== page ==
Livelihood Hanging by a Thread
A Survey of Garment Workers and Firms in Yangon, MyanmarPublished on 23 August 2022
The impact of the military takeover on garment workers used a telephone survey of 1,600 current and former garment sector workers (1,200 female and 400 male). The sampling frame was a list of garment sector workers that have received Myan Ku social assistance, provided by the European Union’s representative office in Myanmar. Data collection took place between 11-27 March 2022.
The impact of the military takeover on garment firms was assessed through a qualitative data gathering exercise. An open-ended questionnaire was administered to 55 firms, 45 of which were garment sector firms. The rest of the firms were interviewed to assess the impact of the military takeover on sectors revolving around the garment industry. As in the garment workers survey, most of the interviewed firms are based in Yangon and the surrounding areas. To account for any spill-over effects of the ongoing crisis on other regions, firms from other states and regions were also included in the sample.
The purpose of this survey-based study was to hear directly both from the workers as well as firm owners on how the recent disturbances are affecting their livelihoods and businesses, respectively. The survey focuses mainly on understanding the challenges to firm owners in continuing operations, the difficulties encountered by workers who are either laid off or forced to move to another occupation, and the perceptions of both these groups on the outlook for the sector.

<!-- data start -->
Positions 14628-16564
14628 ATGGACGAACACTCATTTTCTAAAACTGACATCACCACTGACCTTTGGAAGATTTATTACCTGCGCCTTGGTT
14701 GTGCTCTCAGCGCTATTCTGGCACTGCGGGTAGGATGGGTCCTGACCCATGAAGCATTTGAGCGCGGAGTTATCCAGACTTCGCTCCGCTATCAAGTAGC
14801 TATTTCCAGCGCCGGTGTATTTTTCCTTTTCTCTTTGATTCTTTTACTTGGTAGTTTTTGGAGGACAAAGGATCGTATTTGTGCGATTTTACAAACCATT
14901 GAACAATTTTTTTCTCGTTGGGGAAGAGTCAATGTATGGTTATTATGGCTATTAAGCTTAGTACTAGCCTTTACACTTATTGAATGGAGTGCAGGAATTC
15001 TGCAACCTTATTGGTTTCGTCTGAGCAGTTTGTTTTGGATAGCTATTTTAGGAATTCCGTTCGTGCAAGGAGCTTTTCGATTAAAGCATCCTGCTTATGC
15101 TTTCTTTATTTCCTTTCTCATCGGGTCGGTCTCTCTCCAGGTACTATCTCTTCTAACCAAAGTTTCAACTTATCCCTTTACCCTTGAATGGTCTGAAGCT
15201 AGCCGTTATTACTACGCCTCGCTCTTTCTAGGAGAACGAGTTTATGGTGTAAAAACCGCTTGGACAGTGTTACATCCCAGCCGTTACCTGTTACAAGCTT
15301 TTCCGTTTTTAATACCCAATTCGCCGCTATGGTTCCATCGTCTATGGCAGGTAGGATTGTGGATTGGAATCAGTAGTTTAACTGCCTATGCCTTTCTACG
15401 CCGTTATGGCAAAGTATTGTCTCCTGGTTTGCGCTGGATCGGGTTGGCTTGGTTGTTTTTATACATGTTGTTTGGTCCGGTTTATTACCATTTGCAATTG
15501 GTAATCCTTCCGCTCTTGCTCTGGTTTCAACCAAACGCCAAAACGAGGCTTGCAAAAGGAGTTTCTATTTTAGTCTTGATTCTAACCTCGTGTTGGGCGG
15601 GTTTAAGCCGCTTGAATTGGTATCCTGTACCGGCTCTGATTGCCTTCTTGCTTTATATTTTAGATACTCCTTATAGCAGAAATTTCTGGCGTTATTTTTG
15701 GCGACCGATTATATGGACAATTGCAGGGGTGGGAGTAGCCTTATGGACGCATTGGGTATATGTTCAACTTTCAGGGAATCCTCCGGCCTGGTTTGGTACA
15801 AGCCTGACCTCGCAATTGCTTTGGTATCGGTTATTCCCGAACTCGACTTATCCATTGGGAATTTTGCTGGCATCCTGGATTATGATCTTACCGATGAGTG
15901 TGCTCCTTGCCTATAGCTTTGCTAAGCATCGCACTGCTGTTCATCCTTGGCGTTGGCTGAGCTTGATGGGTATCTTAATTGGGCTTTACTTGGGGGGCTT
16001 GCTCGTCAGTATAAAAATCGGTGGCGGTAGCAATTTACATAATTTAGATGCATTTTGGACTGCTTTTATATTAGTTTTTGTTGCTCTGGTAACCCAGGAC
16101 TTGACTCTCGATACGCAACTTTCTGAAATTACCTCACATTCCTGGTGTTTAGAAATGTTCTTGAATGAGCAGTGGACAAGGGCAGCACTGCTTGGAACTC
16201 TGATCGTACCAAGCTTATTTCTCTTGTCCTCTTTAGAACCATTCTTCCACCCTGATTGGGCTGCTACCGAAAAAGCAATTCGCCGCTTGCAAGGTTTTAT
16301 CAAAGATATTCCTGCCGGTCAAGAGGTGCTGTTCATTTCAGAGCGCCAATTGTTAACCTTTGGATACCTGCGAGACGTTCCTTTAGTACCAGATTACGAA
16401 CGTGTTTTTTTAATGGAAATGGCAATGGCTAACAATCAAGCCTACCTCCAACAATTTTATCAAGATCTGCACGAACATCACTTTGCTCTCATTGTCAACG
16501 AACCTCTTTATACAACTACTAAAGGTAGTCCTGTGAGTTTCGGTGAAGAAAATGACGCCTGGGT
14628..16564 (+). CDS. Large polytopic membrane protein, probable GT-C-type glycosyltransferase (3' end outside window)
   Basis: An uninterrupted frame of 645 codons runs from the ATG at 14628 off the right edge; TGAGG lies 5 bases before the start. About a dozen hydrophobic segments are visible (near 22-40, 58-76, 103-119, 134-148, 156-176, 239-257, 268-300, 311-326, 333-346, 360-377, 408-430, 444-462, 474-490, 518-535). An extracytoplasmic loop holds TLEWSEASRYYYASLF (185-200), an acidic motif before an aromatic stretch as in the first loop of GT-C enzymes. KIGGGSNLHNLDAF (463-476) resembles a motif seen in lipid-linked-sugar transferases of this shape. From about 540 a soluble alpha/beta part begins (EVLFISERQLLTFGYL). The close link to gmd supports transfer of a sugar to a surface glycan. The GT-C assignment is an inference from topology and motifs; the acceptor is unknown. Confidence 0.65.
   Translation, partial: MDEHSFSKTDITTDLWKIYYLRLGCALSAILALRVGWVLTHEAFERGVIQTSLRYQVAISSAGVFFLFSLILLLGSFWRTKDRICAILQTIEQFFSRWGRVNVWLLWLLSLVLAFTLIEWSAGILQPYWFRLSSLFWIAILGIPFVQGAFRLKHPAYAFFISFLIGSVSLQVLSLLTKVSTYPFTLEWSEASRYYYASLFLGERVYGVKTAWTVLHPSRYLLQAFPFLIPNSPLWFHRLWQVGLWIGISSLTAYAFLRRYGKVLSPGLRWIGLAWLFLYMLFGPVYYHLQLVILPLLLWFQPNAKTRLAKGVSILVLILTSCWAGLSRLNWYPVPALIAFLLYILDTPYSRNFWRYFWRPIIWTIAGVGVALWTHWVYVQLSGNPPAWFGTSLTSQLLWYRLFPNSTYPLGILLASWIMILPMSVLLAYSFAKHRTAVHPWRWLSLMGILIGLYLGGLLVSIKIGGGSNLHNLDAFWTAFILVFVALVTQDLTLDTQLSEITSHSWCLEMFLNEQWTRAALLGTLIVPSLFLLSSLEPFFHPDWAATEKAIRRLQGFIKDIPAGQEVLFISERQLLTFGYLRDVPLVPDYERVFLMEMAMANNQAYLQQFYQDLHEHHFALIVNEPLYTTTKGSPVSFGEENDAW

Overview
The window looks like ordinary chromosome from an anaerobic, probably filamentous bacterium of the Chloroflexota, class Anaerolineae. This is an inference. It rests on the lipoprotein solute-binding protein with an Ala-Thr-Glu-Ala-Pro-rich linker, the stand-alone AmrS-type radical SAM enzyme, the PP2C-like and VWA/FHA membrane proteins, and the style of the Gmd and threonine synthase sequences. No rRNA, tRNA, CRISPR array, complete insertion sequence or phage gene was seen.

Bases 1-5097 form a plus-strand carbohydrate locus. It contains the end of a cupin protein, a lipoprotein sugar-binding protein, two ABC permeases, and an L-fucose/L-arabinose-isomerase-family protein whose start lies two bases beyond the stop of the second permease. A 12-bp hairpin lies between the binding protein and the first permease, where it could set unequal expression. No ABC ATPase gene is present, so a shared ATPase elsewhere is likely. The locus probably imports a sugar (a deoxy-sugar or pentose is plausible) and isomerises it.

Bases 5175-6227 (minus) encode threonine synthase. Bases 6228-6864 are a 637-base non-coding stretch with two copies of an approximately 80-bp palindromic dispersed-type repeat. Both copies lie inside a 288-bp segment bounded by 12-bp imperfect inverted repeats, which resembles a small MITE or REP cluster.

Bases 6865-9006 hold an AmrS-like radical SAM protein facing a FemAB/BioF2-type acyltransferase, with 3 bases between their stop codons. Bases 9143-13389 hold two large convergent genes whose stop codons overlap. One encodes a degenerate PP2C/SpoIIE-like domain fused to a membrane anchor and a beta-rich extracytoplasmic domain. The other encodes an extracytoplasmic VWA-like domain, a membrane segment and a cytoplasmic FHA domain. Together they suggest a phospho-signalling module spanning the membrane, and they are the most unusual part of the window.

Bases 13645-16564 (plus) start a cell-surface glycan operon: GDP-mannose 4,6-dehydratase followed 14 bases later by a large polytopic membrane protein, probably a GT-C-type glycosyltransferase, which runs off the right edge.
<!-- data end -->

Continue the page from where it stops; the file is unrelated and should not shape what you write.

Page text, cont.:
We find significant negative impacts of the crises on workers’ lives. The recent World Bank economic monitor and business surveys indicate that the sector may have started recovering slowly, but this may be stalled in case the trade sanctions imposed on Myanmar are widened and deepened. Workers’ livelihoods, already squeezed by the effect of Covid-19, can further deteriorate, with potential
intergenerational consequences, thus making the effects of the ongoing crisis long lasting. Similarly, a report by ILO (2022) indicates significant reduction in both working hours and employment, particularly among women. Threatened by sanctions and internal policy chaos and coupled with banking and supply chain disruptions, the sector could see significant reduction in the incomes of its workers, leading to increases in poverty rates and vulnerability. The task at hand seems how to ensure that the sector continues to play its lead role in employment generation, poverty reduction and exports while adhering to the required labour standards and responsible business practices.
Livelihoods Hanging By A Thread
A Survey of Garment Workers and Firms in Yangon, Myanmar